Students part of CCHS’ Early Childcare program took their exams to earn their Early Childhood Professional Certificate (ECPC) throughout the school week of November 27 at Nova Southeastern University (NSU) in Davie.
A little under 200 students from all levels of the childcare program took the field trip to take the Early Childhood Education (ECE) exams at the Mailman Segal Center on Monday, Wednesday and Thursday. Both Deborah Covard, who teaches Early Childcare 2, 3, 4 and Directed Studies, and Helise Gailboard, who teaches 1, went on the trip with their students.
“[Gailboard and I] looked to see how many students we had in each class period, and organized it so that we can go together, and divide it up so we can chaperone together,” Mrs. Covard said. “Any students who did not get to pass a test, or have not finished testing, do their retakes with me and [Gailboard’s] class takes the two or three tests they need.”
Students have the chance to take their exams twice a year, in the fall and in the spring in the event they do not pass a certain test. Typically, students who sign up to take the exams and pass the ECPC are in levels 1, 2 and 3 of the program, but those who do not pass while in Early Childcare 4, a higher level of the program, may retake it.
In order to earn their ECPC, which allows them to teach at any Florida preschool, they must pass a series of seven exams, which take 45 minutes each. The ECPC is a necessary element that anyone interesting in volunteering or working for a preschool must have, according to the Florida Department of Education’s guidelines.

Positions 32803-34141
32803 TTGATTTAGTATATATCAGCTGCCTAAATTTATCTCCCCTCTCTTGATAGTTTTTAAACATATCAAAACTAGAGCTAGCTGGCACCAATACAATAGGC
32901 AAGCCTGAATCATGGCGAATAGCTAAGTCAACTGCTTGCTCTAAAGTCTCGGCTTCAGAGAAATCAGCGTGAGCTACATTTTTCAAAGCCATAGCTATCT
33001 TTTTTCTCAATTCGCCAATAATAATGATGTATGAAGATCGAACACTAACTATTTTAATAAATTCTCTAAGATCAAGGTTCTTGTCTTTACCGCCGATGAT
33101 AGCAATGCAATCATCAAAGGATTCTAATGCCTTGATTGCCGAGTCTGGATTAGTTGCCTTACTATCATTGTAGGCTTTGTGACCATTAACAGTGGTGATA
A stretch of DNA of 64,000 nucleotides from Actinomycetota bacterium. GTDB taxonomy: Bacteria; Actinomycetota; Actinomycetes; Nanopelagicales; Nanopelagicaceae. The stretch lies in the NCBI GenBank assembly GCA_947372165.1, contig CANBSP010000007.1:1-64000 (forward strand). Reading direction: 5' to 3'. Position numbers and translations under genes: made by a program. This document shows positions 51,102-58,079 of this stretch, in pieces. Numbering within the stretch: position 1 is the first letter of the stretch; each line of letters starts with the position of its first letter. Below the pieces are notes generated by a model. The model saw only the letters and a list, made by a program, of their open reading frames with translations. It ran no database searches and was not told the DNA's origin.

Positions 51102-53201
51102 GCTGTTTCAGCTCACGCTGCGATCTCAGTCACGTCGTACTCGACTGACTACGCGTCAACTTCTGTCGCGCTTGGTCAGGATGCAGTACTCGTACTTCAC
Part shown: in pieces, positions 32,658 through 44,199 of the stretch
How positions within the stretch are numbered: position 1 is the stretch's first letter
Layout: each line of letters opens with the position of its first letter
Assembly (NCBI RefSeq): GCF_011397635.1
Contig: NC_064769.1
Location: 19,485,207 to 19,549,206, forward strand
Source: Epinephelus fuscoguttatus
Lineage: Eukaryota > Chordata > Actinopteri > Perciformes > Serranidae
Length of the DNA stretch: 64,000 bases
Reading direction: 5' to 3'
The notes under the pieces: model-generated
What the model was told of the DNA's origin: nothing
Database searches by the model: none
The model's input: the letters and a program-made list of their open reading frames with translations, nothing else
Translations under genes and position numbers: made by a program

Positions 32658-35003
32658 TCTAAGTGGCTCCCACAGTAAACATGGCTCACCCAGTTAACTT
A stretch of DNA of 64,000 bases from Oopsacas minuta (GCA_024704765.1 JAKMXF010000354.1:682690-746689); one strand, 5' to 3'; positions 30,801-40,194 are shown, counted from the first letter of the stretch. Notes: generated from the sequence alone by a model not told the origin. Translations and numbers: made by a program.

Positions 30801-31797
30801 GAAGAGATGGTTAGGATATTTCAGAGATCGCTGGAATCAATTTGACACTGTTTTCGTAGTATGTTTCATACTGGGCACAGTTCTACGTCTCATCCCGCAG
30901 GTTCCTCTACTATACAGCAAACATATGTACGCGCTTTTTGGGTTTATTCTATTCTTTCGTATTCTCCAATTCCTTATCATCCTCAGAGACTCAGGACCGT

“We went to the exam room, where the proctors had a card with all the tests we needed to take. We signed off on them and gave them money to pay for it, and headed to the tables to take the tests,” junior Scarlett Sanchez said. “Usually, if you take more than one, they give you the first packet, you finish, you raise your hand and they give you the next one. When you are done, you go to a room across the hall and just wait.”
Each of the seven tests covers a different aspect of early childhood care: Child Growth and Development, Child Care Facility Rules and Regulation, Behavioral Observation and Screening, Identifying Child Abuse and Neglect, Health Safety and Nutrition, Understanding Developmentally Appropriate Practices and Preschool Appropriate Practices.
“If you pass all your ECE tests, you don’t have to go back to the Nova testing center anymore because you get your ECPC,” senior Kitana Rojas said. “People go however many times it takes them to pass the test.”
Along with passing the tests, students must have logged 480 hours of classroom and center time and completed a thorough portfolio to earn their EPEC.
“The portfolio consists of lessons, notes and anything needed to pass the tests and successfully teach in the center,” senior Corrie Menton said.
After passing all the ECE exams, students are accredited to work and volunteer at preschools around Florida. It is also the next step towards earning one’s national Child Development Associate (CDA) credential, a separate certification which allows individuals to be a staff member at any preschool around the United States.
Photo by Casey Chapter